Rummaging through the sharemarket looking for value, it’s hard not to come across environmental and engineering services group Cardno (CDD).
The stock price has fallen 50% since September last year, and it now trades at 8 times pre-tax operating earnings (on an enterprise basis) and has a juicy 10.9% dividend yield.
A quick glance at the income statement shows that profit has fallen 14% from a 2012 high, which doesn’t look too bad when you factor in a difficult environment in mining and oil and gas. Service providers are more vulnerable to a downturn, so some impact is to be expected.
But I’m not convinced this is a bargain. It’s often said that the balance sheet is not important for professional services businesses because the earnings power resides in intangible things that won’t appear on the accounts. Stuff like people, relationships, reputation, systems and technology.
Sure those things are important, but you always want to look at the balance sheet – at the very least to see how much debt the company has. At Cardno the balance sheet has a very interesting story to tell. Look at the capital employed (net assets plus debt) over the past 5 years.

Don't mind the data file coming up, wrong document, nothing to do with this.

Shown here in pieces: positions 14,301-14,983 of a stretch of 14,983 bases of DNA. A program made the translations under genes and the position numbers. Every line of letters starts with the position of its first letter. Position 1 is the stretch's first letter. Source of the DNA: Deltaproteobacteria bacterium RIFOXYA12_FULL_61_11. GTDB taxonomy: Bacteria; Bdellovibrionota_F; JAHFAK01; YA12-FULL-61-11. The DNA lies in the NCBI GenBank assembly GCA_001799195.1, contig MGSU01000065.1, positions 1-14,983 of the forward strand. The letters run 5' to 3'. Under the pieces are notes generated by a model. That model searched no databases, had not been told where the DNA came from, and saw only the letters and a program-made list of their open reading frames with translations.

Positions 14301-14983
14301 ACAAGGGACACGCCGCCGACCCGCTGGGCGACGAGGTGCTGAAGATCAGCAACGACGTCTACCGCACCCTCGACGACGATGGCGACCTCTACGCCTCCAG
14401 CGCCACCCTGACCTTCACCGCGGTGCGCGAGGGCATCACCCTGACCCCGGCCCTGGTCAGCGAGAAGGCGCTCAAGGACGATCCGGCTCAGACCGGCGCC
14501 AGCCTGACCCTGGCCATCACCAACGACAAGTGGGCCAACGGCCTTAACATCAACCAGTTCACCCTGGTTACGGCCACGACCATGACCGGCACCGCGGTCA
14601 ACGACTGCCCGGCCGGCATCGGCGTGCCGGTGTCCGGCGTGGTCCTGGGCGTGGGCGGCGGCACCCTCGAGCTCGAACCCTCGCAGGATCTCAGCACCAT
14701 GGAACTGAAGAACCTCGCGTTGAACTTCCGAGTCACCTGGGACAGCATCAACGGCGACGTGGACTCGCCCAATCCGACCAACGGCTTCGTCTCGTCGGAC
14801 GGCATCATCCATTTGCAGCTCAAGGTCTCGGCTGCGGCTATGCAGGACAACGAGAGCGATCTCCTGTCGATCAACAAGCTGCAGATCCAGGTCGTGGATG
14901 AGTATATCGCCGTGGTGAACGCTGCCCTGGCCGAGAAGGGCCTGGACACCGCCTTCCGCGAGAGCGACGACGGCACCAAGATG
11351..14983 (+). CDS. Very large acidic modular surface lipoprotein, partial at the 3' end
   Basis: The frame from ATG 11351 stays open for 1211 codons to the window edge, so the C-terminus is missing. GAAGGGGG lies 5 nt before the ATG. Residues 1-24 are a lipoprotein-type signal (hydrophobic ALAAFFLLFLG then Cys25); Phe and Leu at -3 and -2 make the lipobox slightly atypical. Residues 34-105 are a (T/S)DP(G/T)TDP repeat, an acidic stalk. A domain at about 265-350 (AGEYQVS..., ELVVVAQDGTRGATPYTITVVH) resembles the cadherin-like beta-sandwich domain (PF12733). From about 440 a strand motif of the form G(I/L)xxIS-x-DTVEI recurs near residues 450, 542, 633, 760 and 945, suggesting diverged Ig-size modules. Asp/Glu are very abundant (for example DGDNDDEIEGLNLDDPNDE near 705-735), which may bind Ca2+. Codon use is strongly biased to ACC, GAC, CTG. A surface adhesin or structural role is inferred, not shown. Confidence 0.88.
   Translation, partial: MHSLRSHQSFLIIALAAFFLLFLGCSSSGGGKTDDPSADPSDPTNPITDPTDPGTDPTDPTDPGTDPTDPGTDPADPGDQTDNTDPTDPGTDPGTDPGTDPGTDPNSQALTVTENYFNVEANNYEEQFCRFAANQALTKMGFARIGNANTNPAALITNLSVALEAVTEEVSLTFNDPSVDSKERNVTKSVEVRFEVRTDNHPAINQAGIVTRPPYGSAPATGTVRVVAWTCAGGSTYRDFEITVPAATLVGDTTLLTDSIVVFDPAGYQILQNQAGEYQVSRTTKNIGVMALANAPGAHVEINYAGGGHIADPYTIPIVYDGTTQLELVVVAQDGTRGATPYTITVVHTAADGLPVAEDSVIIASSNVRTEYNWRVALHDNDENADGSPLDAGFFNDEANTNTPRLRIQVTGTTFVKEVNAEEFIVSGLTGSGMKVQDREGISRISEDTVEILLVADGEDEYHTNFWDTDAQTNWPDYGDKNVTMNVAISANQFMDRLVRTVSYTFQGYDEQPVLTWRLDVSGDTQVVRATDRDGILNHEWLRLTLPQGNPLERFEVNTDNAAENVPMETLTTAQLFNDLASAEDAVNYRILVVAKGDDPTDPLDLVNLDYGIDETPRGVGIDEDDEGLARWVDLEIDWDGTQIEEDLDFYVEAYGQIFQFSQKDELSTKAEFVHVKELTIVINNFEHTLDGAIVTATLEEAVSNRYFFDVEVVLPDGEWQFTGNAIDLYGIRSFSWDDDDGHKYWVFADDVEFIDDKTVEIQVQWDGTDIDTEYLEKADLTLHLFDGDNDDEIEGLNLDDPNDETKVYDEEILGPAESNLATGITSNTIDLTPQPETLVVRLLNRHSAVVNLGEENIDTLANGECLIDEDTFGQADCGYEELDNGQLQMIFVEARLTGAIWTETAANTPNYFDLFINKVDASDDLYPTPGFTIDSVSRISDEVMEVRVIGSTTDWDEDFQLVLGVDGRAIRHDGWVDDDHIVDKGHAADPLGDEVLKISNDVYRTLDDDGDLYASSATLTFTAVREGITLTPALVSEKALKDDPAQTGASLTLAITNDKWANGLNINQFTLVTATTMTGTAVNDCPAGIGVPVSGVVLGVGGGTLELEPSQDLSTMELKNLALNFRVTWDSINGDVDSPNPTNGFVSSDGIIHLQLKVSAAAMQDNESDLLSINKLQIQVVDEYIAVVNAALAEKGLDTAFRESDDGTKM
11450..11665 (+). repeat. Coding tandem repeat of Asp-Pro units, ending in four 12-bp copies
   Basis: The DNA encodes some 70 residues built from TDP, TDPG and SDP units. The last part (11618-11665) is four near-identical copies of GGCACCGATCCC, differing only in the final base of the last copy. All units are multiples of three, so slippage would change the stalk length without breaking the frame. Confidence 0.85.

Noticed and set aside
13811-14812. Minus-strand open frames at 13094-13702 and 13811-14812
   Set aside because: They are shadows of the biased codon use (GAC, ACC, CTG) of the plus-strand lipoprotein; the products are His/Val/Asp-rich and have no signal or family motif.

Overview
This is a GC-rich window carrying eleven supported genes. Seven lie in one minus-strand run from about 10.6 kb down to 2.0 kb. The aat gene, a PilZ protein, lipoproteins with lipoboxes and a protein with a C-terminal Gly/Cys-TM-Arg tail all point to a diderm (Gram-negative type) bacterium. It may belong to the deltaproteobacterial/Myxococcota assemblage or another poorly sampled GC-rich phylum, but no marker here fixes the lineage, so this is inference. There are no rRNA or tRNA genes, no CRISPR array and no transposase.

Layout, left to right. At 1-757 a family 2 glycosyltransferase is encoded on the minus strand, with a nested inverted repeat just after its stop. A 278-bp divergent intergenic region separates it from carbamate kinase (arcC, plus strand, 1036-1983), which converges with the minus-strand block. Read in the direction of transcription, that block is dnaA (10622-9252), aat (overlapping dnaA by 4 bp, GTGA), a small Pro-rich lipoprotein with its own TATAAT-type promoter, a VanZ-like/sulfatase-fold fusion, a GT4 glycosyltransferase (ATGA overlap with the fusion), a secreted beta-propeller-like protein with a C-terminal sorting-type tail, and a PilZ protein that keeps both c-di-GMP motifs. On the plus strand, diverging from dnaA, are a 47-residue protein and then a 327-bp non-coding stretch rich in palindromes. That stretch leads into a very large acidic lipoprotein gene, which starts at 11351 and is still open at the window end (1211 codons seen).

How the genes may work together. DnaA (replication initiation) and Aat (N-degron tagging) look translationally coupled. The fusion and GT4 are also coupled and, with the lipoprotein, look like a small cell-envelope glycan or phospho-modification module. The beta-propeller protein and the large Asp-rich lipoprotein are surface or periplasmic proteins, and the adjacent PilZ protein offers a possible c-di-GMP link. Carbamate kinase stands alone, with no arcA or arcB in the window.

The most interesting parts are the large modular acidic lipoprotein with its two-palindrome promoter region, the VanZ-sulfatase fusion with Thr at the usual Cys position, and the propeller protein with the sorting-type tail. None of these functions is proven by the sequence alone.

Since 2012, the company has employed an extra $400m capital, and is earning $20m less. In that context, earnings performance that seemed mildly disappointing now looks disastrous. Return on capital has fallen from 17% to 9.5%, and management is making big acquisitions to try and fill the gap.
If this is as bad as it gets Cardno could be good value. But, for a serial acquirer, deterioration in underlying performance is often the first sign of fundamental problems. Has the company been obsessed with short-term earnings growth, and paid too much for a bunch of mediocre businesses?
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